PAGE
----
The skylobby system is a type of elevator configuration used in supertall skyscrapers to reduce the amount of floorspace devoted to elevator shaftways.
In a conventional configuration, all floors in a building are accessible from elevators starting on the ground floor or lobby level, but in a supertall building (that typically greater than 80 floors), owing to the Elevator Conundrum the number of elevators required to adequately service the building would consume up ovaluable floor space to the point where the building would be uneconomic for its owner.
In a skylobby system, the building is divided up into two or more distinct zones, which are served typically by large express elevators which begin at the ground floor. At the lowest floor of each zone there is a skylobby, from where passengers change to smaller, local elevators to take them to the desired floor. The benefit is that the shaftways for the local elevators can be stacked on top of each other, thus saving rentable space from being used for elevators.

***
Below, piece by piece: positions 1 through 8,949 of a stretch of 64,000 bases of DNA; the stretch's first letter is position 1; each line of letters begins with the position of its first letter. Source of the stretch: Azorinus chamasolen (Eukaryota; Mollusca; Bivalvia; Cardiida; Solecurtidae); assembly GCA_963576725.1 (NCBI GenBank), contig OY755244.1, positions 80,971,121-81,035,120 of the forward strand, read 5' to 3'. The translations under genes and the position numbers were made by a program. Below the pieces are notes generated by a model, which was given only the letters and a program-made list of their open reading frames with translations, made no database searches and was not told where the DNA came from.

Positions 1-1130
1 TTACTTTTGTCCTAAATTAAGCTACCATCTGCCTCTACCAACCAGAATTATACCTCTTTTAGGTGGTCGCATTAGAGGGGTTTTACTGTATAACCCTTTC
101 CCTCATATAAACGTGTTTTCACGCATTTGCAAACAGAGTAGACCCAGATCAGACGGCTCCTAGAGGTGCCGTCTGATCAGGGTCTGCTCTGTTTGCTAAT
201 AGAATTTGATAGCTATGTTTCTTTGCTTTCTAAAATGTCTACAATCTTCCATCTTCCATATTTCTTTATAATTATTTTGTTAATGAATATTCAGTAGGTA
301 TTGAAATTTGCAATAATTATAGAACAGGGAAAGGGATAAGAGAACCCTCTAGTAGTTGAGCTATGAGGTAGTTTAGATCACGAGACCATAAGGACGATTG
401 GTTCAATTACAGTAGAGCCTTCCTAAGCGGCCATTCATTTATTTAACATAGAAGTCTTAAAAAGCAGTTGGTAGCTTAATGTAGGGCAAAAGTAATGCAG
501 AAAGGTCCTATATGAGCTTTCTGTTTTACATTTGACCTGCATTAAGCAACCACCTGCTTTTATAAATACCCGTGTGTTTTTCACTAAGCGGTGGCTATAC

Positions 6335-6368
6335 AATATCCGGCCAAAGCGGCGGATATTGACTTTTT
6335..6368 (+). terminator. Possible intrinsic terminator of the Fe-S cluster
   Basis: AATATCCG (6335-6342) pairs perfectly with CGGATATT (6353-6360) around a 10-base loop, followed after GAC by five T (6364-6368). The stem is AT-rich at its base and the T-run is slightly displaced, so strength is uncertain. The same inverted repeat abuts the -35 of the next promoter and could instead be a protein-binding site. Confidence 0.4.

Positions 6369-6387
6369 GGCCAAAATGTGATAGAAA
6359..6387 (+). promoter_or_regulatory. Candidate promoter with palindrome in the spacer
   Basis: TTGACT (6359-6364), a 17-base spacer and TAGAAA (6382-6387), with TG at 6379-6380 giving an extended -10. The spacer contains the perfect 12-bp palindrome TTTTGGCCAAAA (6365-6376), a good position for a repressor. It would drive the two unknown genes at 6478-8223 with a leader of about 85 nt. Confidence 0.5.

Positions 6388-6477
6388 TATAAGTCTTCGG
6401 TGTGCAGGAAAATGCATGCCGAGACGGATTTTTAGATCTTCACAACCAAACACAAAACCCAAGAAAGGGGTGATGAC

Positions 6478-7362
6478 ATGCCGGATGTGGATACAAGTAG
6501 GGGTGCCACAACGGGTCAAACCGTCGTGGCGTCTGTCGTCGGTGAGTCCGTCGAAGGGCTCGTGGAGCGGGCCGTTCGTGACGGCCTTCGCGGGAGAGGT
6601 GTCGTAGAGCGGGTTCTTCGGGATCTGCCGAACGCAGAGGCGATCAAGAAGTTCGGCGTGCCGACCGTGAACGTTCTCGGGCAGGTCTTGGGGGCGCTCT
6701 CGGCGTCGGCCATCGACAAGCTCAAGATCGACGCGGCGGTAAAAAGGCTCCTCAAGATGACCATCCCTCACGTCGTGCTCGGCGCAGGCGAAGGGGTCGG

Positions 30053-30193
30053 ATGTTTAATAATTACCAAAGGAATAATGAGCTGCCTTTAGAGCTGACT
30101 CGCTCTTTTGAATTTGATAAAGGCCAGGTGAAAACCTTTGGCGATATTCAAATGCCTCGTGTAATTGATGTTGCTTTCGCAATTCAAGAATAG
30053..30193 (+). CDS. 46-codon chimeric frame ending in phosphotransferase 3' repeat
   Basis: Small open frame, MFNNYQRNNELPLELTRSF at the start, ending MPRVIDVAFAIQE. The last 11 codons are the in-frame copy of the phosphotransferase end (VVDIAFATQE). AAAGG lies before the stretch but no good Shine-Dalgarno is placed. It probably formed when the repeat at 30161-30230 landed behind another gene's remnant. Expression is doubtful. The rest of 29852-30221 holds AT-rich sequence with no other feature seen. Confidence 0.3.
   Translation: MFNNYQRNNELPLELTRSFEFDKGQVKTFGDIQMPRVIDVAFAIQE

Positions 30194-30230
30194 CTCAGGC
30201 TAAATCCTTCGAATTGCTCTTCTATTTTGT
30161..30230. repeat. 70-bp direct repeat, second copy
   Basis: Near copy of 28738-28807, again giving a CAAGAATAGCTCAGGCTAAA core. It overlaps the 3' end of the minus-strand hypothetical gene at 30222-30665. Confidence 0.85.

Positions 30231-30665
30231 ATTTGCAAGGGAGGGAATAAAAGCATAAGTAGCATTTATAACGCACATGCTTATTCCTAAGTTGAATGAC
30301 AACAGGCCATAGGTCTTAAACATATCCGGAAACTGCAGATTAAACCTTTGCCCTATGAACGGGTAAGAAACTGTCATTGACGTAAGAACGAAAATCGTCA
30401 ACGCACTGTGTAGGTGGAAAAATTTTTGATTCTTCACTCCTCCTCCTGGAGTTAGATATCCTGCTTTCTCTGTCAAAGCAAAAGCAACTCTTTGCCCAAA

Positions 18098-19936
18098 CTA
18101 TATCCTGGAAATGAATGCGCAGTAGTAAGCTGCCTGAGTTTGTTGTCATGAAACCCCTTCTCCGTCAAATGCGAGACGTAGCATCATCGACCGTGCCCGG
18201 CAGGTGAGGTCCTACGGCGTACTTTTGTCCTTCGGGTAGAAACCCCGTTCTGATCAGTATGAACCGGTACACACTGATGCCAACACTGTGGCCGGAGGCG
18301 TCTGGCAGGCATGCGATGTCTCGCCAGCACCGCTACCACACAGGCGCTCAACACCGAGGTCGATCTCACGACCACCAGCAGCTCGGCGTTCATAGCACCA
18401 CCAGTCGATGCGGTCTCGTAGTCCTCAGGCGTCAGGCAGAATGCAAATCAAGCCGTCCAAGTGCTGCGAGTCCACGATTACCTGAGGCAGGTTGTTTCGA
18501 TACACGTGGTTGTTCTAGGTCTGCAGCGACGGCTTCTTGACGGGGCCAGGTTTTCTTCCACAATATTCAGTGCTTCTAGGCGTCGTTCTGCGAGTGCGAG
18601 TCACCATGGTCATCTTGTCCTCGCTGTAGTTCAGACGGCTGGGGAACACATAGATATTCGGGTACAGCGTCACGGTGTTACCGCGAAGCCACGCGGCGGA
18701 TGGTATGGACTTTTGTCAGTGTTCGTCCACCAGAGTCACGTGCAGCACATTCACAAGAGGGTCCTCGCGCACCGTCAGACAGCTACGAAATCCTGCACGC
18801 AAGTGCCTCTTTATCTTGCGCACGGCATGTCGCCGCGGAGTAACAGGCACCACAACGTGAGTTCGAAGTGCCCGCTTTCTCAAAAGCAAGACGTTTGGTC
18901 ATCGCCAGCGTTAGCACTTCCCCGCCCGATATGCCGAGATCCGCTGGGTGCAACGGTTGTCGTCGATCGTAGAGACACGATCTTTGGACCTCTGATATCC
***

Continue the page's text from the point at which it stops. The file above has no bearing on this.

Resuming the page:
John Hancock Center, Chicago
The John Hancock Center in Chicago in 1969 was the first skyscraper to use the skylobby system, which used a single skylobby to serve the upper residential floors of the tower distinct from the lower office floors. The Twin Towers of the World Trade Center in New York used a dual system which had skylobbies on the 44 and 78 floors.
Some modern supertall buildings use a combination of skylobbies and destination dispatch systems to reduce the overall elevator requirement even more – examples being Burj Kalifa in Dubai, and the new One World Trade Center in New York.